By:Tom Piatak | October 08, 2015
Somewhere over the Atlantic, there is an Islamic militia that has proclaimed an Islamic state. It controls territory in several countries, has kidnapped and murdered many innocent people, including Christians, and openly professes its disdain for Western learning. Despite the undeniably barbarous nature of this militia, no American politician of note has advocated using American air power against it, much less American troops. This militia is Boko Haram, which has spread terror in Nigeria and neighboring countries in West Africa.
Boko Haram’s ideological ally in Syria and Iraq, ISIS, has engendered a different reaction. We are engaged in a bombing campaign against ISIS that enjoys a high level of bipartisan support, and many politicians are clamoring for American boots on the ground to combat ISIS. The divergent response to Boko Haram and ISIS cannot be explained by different levels of barbarism; both groups are thoroughly appalling. Rather, the difference lies in geography. Most Americans see Africa as lacking strategic significance but reflexively regard the Mideast as vitally important.
It is time to question that reflex. As Pat Buchanan pointed out during the runup to our first war with Iraq, nearly a quarter of a century ago, our only vital interest in the Mideast is oil, and whoever controls the oil will be compelled, by economic necessity, to sell it on the world market. That observation is even truer today, as American production of oil and gas has increased and OPEC has lost much of its former cohesiveness.
But we show no signs of shaking off our Mideast fetish. The news that Russian jets have begun bombing ISIS and other opponents of the Assad regime in Syria has generated hysteria in several quarters. Last week I listened as Jay Sekulow painted an apocalyptic picture of what is happening in Syria for his radio audience. The presence of Russians, Iranians, and Hezbollah fighting on behalf of Assad required us to do something, Sekulow argued, because inaction would mean ceding American leadership in the Mideast to Russia. Left unsaid was how America or Americans have benefited from our supposed leadership in the Mideast. Over the last 25 years, we have sacrificed thousands of American lives and hundreds of billions of American dollars in an effort to create a Mideast more to our liking, and the region is at least as chaotic as it was before we rescued the Emir of Kuwait from Saddam Hussein. Indeed, it was the presence of US troops on Saudi soil during our first war with Iraq that Osama bin Laden used to recruit for Al-Qaeda.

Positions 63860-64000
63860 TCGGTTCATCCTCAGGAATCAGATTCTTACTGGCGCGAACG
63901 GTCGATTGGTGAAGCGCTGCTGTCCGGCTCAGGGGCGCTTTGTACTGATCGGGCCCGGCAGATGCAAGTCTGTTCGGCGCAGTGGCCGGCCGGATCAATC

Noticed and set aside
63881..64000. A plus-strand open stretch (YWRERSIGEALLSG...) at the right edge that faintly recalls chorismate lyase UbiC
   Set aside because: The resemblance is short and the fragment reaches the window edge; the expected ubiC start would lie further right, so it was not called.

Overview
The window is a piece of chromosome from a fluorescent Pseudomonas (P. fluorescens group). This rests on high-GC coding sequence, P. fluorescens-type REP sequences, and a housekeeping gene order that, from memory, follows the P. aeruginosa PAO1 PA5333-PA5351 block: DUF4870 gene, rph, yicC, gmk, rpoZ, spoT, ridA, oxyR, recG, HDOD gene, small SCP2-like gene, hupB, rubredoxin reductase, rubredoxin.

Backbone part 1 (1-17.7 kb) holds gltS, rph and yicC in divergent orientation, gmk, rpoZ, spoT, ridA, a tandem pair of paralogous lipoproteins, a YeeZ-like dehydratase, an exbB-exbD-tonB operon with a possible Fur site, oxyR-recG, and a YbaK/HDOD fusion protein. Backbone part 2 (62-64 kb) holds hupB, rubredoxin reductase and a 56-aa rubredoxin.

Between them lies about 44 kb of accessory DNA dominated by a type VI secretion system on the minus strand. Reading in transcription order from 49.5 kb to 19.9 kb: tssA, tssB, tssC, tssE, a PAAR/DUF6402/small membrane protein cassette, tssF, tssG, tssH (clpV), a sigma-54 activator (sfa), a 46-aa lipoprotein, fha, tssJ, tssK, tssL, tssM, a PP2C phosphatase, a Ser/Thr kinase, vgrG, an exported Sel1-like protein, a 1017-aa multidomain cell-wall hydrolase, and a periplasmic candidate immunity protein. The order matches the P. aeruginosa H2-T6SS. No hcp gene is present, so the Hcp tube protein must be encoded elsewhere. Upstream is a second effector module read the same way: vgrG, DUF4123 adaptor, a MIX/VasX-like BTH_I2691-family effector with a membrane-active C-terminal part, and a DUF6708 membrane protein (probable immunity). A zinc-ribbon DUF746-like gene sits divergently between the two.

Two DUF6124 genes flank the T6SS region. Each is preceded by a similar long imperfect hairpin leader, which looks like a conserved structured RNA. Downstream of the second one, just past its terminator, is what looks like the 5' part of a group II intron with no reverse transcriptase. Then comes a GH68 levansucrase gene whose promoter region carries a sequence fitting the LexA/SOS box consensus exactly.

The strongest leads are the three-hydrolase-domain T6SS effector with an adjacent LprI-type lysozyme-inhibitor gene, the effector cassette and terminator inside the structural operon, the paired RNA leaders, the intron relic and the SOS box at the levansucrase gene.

Sekulow’s hysteria notwithstanding, it is hard to see how America is harmed by letting Russians fight ISIS or even prop up Assad, who poses no threat to us and whose father even joined George H. W. Bush’s coalition during the Gulf War. The Christians of Syria, who rightly fear what will happen to them if Assad falls, seem to welcome Russian involvement. And if there is any terrorist response as a result of what the Russians are doing, that response will be directed at them, not at us. Rather than threatening Russia over its attempt to defend its ally, we should quietly stand aside and let someone else, for a change, bear the costs of intervention in that perennially troubled region.